The state of Virginia orders to take down the 12-ton Robert E. Lee statue that has been placed in Richmond since 1890. More than a year later, legal matters have been settled to remove the city’s largest Confederate monument.
On Wednesday, September 8, the statue was lifted from its pedestal in one concrete piece and placed in storage. Democratic Gov. Ralph Northam, amongst the town’s resilient activists, was present for the statue’s removal this morning.
The monument sat six stories high as a daily reminder of America’s wicked racial past. The 130 year statue became a symbol of the Confederacy’s dark history and heritage. The crowd chanted and cheered as the statue of the Confederate General Robert E. Lee, who sat atop a horse, was lifted into the air by a crane.
Decades after the statue’s erection, the monument became a mere reflection of the affluent, all-white neighborhood it rested in. Lee was eventually joined by statues of several other Confederate leaders. Until, a statue of Black tennis champion Arthur Ashe was added to the notable avenue of statues in 1996. The first Black governor of any state since Reconstruction, then-Gov. Douglas Wilder, eagerly added Ashe to the row of oppressive states despite major opposition.
Gov. Northam announced plans of the statues removal in June 2020 after nightly racial justice protests erupted in Richmond, similar to many other cities across the states. The protests were a direct response to Minneapolis police’s public killing of George Floyd. The plan was halted due to lawsuits, including one from a group of residents from Richmond’s historic Monument Avenue that wanted to keep the 40-foot-tall memorial intact.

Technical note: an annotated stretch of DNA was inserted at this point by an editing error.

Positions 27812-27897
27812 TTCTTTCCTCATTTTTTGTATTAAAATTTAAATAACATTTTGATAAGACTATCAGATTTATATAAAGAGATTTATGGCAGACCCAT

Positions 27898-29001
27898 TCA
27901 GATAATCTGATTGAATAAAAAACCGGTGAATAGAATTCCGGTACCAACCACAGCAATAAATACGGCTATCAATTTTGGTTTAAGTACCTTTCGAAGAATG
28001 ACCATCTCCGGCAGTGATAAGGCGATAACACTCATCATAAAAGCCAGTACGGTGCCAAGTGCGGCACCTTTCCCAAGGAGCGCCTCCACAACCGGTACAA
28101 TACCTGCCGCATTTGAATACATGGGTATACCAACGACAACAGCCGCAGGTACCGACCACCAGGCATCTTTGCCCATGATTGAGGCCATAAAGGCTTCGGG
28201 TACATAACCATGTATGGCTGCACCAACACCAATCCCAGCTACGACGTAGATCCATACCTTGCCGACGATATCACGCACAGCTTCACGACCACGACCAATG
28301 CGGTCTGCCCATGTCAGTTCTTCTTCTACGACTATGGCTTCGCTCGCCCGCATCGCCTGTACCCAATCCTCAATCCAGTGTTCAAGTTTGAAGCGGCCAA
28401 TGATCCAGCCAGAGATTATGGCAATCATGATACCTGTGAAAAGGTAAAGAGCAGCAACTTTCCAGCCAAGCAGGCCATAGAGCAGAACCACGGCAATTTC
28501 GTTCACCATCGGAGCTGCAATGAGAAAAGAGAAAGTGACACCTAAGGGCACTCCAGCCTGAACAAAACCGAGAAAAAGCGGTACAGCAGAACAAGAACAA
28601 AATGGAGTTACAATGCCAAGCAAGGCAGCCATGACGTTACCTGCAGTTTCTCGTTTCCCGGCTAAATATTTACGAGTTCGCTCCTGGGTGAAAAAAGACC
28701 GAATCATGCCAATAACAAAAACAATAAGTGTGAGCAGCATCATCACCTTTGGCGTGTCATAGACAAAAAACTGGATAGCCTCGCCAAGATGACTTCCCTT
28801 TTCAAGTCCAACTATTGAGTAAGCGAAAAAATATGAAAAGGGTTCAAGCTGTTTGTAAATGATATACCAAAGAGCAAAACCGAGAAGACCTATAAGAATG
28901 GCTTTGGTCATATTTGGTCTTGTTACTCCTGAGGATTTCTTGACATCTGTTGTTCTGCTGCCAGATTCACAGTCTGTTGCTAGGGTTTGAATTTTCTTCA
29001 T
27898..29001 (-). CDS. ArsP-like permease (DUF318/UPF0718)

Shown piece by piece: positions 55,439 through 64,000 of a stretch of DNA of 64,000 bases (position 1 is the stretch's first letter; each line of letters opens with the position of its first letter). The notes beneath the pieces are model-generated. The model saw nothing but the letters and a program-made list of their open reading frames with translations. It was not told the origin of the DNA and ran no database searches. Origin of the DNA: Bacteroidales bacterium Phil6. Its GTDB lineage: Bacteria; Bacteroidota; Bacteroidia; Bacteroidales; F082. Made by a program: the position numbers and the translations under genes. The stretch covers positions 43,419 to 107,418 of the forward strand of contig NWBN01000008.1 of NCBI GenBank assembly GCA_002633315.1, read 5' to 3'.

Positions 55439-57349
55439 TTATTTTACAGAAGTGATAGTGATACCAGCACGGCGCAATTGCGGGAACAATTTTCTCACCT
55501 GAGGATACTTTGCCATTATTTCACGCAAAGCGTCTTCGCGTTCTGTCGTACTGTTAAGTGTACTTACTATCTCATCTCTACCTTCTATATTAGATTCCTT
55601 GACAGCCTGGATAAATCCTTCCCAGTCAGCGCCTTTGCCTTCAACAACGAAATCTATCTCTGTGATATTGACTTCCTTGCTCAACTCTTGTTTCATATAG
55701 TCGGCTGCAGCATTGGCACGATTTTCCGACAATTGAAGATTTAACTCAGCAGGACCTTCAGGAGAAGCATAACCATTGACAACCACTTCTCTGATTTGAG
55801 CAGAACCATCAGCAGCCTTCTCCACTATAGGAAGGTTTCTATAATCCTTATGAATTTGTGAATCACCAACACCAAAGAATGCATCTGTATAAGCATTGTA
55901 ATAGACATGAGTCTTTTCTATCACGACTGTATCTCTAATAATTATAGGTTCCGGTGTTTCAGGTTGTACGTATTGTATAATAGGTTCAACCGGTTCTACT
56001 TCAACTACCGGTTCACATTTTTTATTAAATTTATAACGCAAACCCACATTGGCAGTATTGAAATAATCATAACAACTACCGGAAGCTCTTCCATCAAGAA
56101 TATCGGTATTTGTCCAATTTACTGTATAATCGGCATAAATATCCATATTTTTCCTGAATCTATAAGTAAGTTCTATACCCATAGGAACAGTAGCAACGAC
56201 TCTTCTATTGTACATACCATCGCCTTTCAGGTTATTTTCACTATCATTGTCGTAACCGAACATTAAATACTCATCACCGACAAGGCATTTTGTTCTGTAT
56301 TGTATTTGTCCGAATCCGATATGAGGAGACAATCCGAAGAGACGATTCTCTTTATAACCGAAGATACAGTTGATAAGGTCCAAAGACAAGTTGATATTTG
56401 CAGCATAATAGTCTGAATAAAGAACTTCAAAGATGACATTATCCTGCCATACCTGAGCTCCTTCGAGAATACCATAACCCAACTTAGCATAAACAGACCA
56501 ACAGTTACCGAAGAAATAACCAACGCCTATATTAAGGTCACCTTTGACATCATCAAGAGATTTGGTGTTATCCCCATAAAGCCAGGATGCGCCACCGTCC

Ultimately, the Virginia Supreme Court decided to take the statue down.
Lee’s statue was the largest Confederate monument in the city of and one of the largest in the entire country. Thanks to persistent activists and the wake of mass protests throughout the country, nearly every other Confederate statue in Virginia’s capital was removed last summer, either by protesters or the city itself at the request of Mayor Levar Stoney.
Today, local Black construction owner Devon Henry’s company happily handled the service for the biggest statue yet. He is photographed hugging his mom Freda Thorton, celebrating the long-awaited occasion.
Though many activists praised the monument’s removal, they noted it was only one of the demands they’ve made.
According to NPR, official report the graffiti-covered pedestal will remain in place will discussions continue about the future of Monument Avenue. There are plans to incapsulate the current history to represent the state of Virginia today.